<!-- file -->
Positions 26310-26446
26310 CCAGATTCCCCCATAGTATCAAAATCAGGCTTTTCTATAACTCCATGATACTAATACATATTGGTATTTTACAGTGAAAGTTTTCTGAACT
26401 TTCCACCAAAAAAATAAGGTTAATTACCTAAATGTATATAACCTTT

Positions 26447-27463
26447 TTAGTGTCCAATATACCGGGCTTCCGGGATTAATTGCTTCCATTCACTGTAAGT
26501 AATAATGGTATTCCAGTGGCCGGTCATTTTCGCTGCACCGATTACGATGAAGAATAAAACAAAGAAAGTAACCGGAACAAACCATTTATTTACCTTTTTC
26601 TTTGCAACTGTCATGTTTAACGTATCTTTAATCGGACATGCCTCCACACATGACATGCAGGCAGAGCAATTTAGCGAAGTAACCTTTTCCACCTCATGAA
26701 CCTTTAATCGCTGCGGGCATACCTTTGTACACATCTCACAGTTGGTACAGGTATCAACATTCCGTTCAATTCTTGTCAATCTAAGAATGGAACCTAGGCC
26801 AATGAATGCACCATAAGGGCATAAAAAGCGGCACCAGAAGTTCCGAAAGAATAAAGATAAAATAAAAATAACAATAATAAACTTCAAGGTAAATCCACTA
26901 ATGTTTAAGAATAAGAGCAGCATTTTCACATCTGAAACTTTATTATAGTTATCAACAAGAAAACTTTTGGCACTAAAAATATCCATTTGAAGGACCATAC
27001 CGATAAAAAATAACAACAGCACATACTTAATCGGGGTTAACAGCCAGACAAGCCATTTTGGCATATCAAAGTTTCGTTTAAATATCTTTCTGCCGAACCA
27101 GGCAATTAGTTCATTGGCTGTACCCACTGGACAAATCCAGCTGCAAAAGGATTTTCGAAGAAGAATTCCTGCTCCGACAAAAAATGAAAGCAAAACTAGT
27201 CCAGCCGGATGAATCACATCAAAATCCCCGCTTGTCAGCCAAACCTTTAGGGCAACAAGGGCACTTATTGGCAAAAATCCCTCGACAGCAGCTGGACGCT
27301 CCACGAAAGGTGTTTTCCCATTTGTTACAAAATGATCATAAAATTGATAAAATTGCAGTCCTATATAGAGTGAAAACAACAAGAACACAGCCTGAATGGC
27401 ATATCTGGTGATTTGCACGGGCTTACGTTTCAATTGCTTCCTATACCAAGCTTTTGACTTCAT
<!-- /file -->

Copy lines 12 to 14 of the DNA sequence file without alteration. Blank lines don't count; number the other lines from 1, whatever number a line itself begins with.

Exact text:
27101 GGCAATTAGTTCATTGGCTGTACCCACTGGACAAATCCAGCTGCAAAAGGATTTTCGAAGAAGAATTCCTGCTCCGACAAAAAATGAAAGCAAAACTAGT
27201 CCAGCCGGATGAATCACATCAAAATCCCCGCTTGTCAGCCAAACCTTTAGGGCAACAAGGGCACTTATTGGCAAAAATCCCTCGACAGCAGCTGGACGCT
27301 CCACGAAAGGTGTTTTCCCATTTGTTACAAAATGATCATAAAATTGATAAAATTGCAGTCCTATATAGAGTGAAAACAACAAGAACACAGCCTGAATGGC